Turbine Induced Bird and Bat Fatalities at Wind Projects: Statistical Methods for Mortality Estimation Using Road and Pad Carcass Surveys

Thesis

Title: Turbine Induced Bird and Bat Fatalities at Wind Projects: Statistical Methods for Mortality Estimation Using Road and Pad Carcass Surveys
Authors: Maurer, J.
Publication Date:
August 31, 2017
Thesis Type: Doctoral Dissertation
Academic Department: Statistics
Pages: 145
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Document Access

Website: External Link

Citation

Maurer, J. (2017). Turbine Induced Bird and Bat Fatalities at Wind Projects: Statistical Methods for Mortality Estimation Using Road and Pad Carcass Surveys. Doctoral Dissertation, Oregon State University.
Abstract:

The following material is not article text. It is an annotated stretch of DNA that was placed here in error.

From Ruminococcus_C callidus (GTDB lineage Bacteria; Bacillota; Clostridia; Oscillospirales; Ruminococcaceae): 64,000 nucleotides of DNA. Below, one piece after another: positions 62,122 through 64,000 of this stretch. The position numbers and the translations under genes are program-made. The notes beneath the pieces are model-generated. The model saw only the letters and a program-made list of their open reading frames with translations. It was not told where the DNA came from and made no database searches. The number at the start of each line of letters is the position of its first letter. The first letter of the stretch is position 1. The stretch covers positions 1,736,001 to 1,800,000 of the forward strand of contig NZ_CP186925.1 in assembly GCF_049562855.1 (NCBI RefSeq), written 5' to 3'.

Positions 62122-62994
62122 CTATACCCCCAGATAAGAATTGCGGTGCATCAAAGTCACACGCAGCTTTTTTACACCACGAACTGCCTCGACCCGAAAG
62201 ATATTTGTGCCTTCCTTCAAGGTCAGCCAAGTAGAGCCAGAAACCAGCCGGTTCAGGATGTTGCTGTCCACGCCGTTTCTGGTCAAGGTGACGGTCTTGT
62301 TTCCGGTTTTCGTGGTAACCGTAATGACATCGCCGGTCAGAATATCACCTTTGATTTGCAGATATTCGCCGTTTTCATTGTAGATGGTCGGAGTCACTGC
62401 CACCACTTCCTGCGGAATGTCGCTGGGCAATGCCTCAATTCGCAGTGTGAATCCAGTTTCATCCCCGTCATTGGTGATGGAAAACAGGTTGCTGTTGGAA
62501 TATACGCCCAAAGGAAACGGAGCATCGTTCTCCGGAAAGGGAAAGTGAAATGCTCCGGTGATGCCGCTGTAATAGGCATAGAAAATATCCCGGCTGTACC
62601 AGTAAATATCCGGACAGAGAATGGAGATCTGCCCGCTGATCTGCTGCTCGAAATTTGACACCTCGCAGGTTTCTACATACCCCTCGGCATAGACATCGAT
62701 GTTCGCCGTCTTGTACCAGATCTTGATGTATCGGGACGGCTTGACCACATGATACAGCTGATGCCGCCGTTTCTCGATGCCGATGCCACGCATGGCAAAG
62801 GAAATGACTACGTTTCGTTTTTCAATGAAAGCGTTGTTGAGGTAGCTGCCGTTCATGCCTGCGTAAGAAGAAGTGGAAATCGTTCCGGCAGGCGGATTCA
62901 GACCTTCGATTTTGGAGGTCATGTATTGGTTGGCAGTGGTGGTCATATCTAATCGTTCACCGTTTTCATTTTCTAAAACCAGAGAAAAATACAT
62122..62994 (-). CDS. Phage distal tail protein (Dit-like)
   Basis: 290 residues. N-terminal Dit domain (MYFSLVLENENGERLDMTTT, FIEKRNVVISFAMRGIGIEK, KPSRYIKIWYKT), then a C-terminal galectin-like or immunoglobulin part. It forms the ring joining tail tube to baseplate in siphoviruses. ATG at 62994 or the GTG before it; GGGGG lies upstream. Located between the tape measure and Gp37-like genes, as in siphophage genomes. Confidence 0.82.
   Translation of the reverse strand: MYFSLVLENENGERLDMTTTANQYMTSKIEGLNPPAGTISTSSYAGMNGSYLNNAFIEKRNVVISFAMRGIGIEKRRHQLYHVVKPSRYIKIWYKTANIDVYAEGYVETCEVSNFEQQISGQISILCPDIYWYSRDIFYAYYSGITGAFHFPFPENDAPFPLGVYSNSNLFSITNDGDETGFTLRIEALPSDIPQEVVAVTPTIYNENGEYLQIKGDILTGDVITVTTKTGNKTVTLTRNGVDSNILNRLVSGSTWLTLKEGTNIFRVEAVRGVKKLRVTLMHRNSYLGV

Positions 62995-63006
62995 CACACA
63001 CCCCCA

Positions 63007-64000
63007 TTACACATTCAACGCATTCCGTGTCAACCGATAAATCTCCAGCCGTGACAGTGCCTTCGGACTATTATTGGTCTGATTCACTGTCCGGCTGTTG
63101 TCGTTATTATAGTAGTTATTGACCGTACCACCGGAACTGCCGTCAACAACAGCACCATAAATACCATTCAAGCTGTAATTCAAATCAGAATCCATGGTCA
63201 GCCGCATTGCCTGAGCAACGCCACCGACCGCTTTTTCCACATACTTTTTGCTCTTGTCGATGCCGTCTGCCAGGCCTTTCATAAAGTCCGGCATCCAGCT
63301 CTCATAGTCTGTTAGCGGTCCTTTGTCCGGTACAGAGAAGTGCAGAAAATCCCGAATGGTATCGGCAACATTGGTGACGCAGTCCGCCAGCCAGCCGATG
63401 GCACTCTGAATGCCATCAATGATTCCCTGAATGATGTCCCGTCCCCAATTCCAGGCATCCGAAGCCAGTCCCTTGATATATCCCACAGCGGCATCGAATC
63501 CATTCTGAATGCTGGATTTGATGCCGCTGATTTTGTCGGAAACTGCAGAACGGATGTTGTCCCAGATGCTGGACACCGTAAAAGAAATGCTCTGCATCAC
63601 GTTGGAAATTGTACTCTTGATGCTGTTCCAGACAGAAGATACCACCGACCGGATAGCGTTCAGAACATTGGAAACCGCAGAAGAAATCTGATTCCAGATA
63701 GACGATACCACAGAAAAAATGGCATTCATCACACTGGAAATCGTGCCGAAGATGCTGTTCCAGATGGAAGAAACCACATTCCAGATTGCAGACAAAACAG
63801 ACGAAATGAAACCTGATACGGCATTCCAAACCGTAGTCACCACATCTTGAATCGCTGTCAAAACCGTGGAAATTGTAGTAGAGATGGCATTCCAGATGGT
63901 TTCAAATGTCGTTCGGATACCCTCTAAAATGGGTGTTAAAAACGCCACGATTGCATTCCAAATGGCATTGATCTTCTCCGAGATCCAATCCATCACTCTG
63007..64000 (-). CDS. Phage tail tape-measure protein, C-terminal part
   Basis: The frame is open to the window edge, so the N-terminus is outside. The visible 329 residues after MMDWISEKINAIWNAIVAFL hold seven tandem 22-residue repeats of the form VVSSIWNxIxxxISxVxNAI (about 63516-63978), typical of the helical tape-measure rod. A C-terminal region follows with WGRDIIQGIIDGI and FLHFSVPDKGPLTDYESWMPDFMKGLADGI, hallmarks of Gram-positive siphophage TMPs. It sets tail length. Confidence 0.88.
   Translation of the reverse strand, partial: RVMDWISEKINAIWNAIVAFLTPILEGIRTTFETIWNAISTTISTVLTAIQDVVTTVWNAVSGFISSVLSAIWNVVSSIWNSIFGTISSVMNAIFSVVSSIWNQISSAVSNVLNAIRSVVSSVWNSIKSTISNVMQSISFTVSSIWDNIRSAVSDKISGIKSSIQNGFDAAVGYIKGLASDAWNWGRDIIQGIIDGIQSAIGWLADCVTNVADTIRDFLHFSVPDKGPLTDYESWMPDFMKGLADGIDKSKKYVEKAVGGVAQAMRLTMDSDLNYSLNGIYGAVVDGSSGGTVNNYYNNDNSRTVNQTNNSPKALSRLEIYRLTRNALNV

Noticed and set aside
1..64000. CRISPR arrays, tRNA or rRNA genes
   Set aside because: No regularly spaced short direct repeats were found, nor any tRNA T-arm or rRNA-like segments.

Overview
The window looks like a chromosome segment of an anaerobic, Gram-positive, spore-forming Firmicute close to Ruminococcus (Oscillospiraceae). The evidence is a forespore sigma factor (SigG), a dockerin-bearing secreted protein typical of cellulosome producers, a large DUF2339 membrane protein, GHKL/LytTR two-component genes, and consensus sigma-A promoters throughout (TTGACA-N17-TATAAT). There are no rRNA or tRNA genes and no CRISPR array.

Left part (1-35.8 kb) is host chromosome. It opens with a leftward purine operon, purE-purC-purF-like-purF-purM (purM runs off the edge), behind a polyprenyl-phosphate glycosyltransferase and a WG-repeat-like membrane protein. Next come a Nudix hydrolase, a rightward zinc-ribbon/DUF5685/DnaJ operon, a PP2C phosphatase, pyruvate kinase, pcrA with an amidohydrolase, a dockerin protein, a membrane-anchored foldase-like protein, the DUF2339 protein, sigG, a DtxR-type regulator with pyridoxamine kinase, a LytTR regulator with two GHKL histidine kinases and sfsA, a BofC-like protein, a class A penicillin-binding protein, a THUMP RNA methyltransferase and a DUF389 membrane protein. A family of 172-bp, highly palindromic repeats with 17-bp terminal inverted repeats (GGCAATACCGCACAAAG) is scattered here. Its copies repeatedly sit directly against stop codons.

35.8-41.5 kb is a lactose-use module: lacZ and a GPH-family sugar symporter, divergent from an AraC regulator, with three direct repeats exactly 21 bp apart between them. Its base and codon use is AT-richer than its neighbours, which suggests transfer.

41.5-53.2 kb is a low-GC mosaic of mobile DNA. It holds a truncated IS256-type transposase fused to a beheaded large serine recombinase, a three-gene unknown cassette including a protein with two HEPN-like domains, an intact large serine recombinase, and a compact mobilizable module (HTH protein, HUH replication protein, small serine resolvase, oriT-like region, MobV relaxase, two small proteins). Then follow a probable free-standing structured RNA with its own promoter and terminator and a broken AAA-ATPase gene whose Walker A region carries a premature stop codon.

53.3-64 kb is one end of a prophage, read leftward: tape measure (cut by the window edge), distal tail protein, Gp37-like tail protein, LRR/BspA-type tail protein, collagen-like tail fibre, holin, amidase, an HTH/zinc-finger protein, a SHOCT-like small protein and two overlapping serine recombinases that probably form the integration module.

Turbines at wind projects pose a threat to birds and bats flying at altitudes within the rotor swept area. These animals die from colliding with the turbine blades. Estimating mortality, or the total number of bird or bat fatalities at a wind project, is critical to understanding environmental impacts of wind energy, and potential population effects to at-risk species. Mortality is estimated by conducting carcass surveys, and then adjusting observed counts for carcasses that land outside the searched area, carcasses removed by scavengers, and imperfect detection. The goal of this research is to assess if and when mortality estimation can be achieved by only searching the roads that lead up to turbines and pads beneath turbines (R&P). Accounting for unsearched area, or equivalently estimating the proportion of carcasses that land on R&P, is pivotal to the success of mortality estimation from R&P searches. Methods based on previously proposed ideas to account for unsearched area are tested and compared using simulations to determine what situations and methods are the most appropriate for mortality estimation based on R&P carcass surveys under different spatial carcass distributions. Results of the simulations are utilized to develop an estimator of mortality based on R&P searches under isotropic carcass distributions. The theoretical properties of the estimator are derived, and utilized for standard error calculation and confidence interval creation. Because optimal methods differ for isotropic and anisotropic spatial carcass distributions, a hypothesis test is needed to determine if it is valid to assume an isotropic distribution.

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